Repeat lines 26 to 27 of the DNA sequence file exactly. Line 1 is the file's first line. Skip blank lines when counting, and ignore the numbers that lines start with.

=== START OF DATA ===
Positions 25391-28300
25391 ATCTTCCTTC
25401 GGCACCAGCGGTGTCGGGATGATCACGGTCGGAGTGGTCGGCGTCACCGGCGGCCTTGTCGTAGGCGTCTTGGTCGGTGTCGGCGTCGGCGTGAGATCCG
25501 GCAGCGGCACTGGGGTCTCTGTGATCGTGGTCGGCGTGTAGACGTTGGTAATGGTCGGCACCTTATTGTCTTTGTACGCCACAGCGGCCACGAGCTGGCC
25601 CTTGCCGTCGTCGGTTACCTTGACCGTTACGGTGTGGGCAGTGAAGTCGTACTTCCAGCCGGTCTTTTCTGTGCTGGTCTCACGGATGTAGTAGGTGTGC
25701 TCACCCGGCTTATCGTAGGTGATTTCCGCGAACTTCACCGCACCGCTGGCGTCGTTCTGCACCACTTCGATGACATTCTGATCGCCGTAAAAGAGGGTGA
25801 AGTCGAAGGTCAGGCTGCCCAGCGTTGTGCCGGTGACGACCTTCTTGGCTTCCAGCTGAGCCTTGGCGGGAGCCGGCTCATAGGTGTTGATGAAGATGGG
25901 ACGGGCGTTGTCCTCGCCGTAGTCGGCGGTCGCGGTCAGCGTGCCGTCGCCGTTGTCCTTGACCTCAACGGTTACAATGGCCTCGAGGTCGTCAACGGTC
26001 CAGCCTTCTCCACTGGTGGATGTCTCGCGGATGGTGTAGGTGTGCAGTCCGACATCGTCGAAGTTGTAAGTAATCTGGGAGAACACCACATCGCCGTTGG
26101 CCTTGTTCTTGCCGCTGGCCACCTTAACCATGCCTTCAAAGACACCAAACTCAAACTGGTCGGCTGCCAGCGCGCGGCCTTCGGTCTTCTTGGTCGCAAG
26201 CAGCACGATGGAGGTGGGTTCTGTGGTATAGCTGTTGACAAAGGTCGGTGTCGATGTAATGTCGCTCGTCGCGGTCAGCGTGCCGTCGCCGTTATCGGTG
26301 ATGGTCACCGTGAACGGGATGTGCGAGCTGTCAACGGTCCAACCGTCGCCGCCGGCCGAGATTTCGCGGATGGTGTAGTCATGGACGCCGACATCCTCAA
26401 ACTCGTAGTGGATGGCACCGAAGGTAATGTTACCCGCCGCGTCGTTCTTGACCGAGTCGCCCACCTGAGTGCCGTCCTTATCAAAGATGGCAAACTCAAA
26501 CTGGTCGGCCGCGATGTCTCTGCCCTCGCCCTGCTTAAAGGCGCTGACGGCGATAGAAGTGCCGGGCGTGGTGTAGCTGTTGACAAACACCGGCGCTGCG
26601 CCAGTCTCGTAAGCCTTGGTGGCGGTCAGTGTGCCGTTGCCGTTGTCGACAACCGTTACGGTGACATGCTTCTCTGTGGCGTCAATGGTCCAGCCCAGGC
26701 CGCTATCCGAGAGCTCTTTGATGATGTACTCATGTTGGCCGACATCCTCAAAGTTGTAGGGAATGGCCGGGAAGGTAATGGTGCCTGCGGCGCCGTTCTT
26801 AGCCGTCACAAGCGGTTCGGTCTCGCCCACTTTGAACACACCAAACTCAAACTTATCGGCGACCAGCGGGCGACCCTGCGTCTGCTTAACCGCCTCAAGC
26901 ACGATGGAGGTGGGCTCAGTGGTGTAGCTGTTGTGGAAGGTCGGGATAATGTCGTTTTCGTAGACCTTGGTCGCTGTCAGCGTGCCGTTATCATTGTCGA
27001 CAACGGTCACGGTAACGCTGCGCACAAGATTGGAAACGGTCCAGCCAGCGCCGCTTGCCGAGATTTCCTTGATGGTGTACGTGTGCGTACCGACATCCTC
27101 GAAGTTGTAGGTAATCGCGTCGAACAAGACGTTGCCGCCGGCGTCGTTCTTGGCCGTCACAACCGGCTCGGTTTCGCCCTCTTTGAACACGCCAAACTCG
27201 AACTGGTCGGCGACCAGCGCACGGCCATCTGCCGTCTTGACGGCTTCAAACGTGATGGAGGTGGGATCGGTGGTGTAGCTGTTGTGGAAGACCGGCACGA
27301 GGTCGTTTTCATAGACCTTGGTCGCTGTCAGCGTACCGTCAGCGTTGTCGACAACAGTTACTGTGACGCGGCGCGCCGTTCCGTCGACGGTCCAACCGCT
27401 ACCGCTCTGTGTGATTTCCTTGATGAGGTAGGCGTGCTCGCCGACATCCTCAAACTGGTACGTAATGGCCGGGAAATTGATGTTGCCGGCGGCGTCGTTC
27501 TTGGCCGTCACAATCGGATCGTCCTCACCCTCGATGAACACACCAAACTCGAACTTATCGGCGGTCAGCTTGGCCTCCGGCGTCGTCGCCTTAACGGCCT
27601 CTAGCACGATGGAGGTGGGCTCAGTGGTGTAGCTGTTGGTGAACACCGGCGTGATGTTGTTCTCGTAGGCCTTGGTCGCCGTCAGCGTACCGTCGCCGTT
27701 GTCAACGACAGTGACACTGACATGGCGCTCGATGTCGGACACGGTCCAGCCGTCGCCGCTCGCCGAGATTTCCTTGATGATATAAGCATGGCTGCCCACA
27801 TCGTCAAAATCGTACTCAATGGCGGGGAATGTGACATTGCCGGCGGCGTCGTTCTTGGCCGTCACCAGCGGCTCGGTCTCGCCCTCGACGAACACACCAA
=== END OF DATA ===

27701 GTCAACGACAGTGACACTGACATGGCGCTCGATGTCGGACACGGTCCAGCCGTCGCCGCTCGCCGAGATTTCCTTGATGATATAAGCATGGCTGCCCACA
27801 TCGTCAAAATCGTACTCAATGGCGGGGAATGTGACATTGCCGGCGGCGTCGTTCTTGGCCGTCACCAGCGGCTCGGTCTCGCCCTCGACGAACACACCAA